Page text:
Probably about to poke his eyes out from all the manic energy plus the coffee, Chris starts sifting through the pile of mail on the table -- Lorelai only reads her mail once a month -- and notices an invitation to Yale Parents' Weekend. He gets all excited and says he wants to go. Rather than point out that Rory is about to graduate from Yale and that this is the only time Christopher has shown much interest in being a part of her life there, Lorelai takes another tack. "Parents' Weekend is for lame-o parents whose kids hate them," she protests. "My kid likes me. Fifty-one weekends of the year is my Parents' Weekend!" His big defense is that some professor of geology is giving a tour showing off The Gemstones of Yale. "How cool does that sound?" he asks. Lorelai: "On a scale of one to two?" Hee. She says that Parents' Weekend is not an accurate representation of the school, anyway. "They make special food and they gussie the place up," she goes on. "They plant kids under trees reading Tolstoy so it all looks very collegiate and idyllic." Chris tries to tempt her further by mentioning that there's a special brunch scheduled with the Provost. Lorelai says that she's always loved the word Provost, though she doesn't really know who or what one is, though it does sound deliciously like something from the deli counter.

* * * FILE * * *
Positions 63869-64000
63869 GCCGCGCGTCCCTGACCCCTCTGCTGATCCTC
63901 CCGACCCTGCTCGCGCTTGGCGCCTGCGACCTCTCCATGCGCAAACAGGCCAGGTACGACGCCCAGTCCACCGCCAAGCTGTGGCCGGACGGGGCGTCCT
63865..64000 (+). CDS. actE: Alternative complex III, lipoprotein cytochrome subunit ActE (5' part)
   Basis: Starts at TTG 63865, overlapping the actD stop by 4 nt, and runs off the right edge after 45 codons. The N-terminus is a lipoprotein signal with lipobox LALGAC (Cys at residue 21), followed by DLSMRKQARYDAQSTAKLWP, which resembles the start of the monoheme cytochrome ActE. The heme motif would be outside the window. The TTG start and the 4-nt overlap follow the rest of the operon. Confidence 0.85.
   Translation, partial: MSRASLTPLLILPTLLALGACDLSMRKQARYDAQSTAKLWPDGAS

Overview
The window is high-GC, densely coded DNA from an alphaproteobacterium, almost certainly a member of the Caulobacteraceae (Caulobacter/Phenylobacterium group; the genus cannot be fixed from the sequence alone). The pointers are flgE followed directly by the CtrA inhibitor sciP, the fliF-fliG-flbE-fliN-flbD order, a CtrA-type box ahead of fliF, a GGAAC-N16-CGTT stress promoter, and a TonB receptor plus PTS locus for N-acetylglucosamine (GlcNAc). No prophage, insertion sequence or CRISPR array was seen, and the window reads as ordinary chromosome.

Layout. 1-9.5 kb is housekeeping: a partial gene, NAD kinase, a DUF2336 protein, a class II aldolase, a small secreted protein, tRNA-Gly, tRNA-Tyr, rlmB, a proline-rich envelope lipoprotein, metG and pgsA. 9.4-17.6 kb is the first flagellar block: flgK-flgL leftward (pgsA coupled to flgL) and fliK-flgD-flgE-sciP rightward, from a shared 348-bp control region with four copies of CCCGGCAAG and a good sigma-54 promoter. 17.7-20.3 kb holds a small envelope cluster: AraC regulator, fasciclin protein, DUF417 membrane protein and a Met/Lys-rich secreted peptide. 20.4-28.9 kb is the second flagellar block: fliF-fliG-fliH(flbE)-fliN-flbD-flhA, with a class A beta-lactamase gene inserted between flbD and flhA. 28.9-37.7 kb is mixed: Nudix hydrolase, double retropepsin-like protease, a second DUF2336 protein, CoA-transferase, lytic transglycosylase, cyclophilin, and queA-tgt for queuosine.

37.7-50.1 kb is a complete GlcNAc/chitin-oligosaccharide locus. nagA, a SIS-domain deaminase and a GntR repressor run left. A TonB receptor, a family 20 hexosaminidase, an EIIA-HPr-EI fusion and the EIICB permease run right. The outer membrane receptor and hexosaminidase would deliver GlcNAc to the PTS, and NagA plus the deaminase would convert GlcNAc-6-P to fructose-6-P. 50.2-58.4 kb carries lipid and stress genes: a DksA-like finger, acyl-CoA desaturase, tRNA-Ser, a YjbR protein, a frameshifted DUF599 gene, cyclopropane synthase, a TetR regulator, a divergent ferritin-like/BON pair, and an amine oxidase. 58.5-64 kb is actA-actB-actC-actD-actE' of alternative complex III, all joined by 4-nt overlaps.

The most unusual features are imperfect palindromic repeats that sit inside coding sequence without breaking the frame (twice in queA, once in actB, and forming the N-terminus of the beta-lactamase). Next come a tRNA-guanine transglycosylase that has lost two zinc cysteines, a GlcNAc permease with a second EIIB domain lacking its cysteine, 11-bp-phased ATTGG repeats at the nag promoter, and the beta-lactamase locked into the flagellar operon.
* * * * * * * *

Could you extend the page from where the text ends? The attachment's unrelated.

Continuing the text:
Lorelai asks Christopher if he really wants to go. "It's Parents' Weekend," he says. "We're Rory's parents. And we're together. And why not?" So, that's it. He wants to play Happy Family. Why doesn't she call him on it? Instead, she takes a call from their spawn, who is walking the idyllic pathways of Yale on her way to class. Rory is happy to hear that they will be coming to Parents' Weekend, and finally has to almost hang up on them when the absolute must-be-paid-by-the-word mania of Lorelai becomes too much.
Meanwhile, at the diner, Kirk hangs at the counter with Lulu, being overly quirky about the number of pats of butter to eat on his banana muffin, while Luke packs April's lunch. April runs down when her carpool arrives -- honking like the fate of the world rests on her leaving at that moment -- and Luke does the father routine, asking if she's got all her stuff. She says that she does, and races out to the blaring car. Maybe, Luke, you should worry less about whether or not she has an "extra sweater" and think about Road Rage Jones out there driving her willy-nilly through Stars Hollow. Lulu makes her own exit right after April's, and Kirk pours his troubles out once again on Luke. Lulu, he says, is smothering him. "Everywhere I go, there she is," he says. Luke looks at him, justifiably, like he's crazy, and they are interrupted when April's ride screeches back to the curb and she runs back in to get the lunch she left on the counter. Luke gives us his hundred-watt Dad Smile. Hey, everybody? We get it that Luke likes April.